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continues to decrease. It is in the light of this continuing erosion of statutory holidays and evening hours that we consider it absolutely essential [emphasis added] that the government now attempt to preserve at least one uniform day each week as a pause day, before it is too late. [22] He then went on to say: The opinion of the commissioners in reaching this conclusion was influenced by a number of studies summarized in c. 6 of the report, but, in my view, it is unnecessary to resort to these studies in order to understand the importance of a common pause day. I regard as selfevident the desirability of enabling parents to have regular days off from work in common with their child’s day off from school, and with a day off enjoyed by most other family and community members. I reiterate the view expressed in Big M. Drug Mart at p. 353: I accept the secular justification for a day of rest in a Canadian context and the reasonableness of a day of rest has been clearly enunciated by the courts in the United States of America.” [23] Clearly, Dickson CJ and the other members of the court in Edwards Books, shared the concerns of the Law Reform Commission in protecting the rights of those workers who were particularly vulnerable to the pressures of large retail operations - see page 46 et seq of the decision. The court seems to have no difficulty in finding that the impugned legislation was intra vires the provincial legislature. At page 49 Dickson CJ stated: When the interests of more than seven vulnerable employees (seven being the maximum number permitted to work in those exempted retail operations) in securing a Sunday holiday are weighed against the interests of their employer in transacting business on a Sunday, I cannot fault the legislature for determining that the protection of the employees ought to prevail. This is not to say that the Legislature is constitutionally obligated to give effect to employees interests in preference to the interests of the store owner for large operations, but only that it may do so if it wishes”.(underscoring mine) [24] The court went on to find that the impugned legislation was within the legislative powers of the province.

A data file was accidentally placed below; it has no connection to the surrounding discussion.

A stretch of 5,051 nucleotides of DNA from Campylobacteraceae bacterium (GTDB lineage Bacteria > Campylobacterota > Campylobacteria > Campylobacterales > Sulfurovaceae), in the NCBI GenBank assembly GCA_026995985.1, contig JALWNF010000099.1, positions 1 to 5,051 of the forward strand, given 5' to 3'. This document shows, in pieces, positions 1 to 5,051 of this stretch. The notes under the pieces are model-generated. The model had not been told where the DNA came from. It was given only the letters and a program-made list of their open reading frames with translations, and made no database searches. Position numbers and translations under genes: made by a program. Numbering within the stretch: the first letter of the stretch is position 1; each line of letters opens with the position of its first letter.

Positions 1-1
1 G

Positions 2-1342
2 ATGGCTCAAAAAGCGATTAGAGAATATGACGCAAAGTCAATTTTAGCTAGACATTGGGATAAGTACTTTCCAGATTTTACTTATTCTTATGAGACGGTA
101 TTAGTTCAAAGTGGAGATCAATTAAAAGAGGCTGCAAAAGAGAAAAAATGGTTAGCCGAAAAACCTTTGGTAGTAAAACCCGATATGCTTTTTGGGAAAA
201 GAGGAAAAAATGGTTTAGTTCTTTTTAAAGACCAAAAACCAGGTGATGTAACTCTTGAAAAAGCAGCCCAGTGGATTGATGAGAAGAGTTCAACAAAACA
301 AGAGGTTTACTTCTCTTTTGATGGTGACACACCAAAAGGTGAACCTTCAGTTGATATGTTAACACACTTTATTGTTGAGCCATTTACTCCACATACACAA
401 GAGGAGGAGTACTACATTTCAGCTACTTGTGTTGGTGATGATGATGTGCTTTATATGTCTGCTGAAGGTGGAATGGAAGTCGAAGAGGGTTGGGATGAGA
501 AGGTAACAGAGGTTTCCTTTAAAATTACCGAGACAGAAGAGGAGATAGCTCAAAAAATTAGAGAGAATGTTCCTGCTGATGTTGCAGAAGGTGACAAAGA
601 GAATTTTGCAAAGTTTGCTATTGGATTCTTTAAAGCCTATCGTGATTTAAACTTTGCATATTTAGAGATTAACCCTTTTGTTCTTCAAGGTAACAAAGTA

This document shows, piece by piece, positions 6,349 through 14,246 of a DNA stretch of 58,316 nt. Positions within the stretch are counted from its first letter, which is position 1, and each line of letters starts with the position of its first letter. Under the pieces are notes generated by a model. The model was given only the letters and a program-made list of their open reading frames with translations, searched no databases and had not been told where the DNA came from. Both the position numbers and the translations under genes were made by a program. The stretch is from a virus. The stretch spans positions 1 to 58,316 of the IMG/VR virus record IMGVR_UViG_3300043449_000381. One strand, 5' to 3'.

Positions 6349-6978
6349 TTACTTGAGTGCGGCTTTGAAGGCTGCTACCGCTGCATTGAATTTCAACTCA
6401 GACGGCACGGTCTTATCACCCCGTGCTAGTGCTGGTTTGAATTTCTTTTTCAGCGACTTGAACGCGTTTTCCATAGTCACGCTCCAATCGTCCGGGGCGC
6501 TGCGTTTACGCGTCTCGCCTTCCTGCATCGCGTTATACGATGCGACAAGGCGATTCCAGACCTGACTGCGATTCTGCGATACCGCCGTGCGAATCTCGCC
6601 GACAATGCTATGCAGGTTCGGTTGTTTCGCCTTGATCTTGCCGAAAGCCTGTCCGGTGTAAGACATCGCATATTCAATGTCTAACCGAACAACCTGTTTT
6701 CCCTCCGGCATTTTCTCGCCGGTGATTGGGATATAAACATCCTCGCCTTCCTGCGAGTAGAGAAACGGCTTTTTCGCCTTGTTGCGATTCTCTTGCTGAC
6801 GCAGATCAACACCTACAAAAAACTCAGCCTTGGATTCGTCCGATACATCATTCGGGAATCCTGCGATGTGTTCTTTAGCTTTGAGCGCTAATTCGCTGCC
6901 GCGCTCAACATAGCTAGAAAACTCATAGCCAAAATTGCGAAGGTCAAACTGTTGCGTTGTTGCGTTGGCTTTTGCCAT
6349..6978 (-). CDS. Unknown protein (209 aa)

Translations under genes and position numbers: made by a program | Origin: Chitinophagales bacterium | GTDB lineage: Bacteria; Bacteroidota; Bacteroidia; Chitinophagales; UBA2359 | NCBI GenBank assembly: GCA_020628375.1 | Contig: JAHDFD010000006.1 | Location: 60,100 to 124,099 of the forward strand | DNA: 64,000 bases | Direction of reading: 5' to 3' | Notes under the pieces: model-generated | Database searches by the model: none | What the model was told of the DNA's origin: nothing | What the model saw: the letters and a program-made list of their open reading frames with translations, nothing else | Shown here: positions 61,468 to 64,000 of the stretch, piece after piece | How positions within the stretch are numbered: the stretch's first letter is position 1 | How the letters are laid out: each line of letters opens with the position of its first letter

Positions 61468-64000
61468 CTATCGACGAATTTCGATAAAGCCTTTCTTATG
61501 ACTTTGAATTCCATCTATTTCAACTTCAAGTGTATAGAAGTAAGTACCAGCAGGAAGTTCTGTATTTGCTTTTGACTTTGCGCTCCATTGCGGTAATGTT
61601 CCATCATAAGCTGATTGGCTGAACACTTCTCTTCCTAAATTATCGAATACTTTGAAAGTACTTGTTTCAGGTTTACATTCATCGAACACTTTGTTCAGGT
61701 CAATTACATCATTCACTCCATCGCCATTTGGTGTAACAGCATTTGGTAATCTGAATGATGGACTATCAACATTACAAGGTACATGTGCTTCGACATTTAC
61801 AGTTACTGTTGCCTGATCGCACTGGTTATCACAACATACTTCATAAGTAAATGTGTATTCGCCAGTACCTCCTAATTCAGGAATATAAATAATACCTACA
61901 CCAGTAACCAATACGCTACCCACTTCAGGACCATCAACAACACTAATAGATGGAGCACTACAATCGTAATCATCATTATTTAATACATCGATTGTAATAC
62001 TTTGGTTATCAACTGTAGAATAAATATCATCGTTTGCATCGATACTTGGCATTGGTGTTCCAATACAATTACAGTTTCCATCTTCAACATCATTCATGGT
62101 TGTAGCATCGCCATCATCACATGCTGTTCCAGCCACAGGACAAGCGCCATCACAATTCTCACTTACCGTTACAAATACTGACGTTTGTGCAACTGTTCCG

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[25] In my view, the Edwards Books case confirms the constitutional validity of “Sunday shopping” legislation aimed at protecting the rights of those more vulnerable employees. One must bear in mind, when considering this case in the context of the present discussion, that the relevant provisions were found in the Act itself and not in regulations passed by the Governor - in- Council under the authority of the Act. There was no question in Edwards Books of the appropriateness of regulations or whether the subject legislation gave specific authority to prescribe such regulations. [26] For these reasons I fail to see how Edwards Books can be of assistance in determining the validity of Regulations made pursuant to the Nova Scotia Act.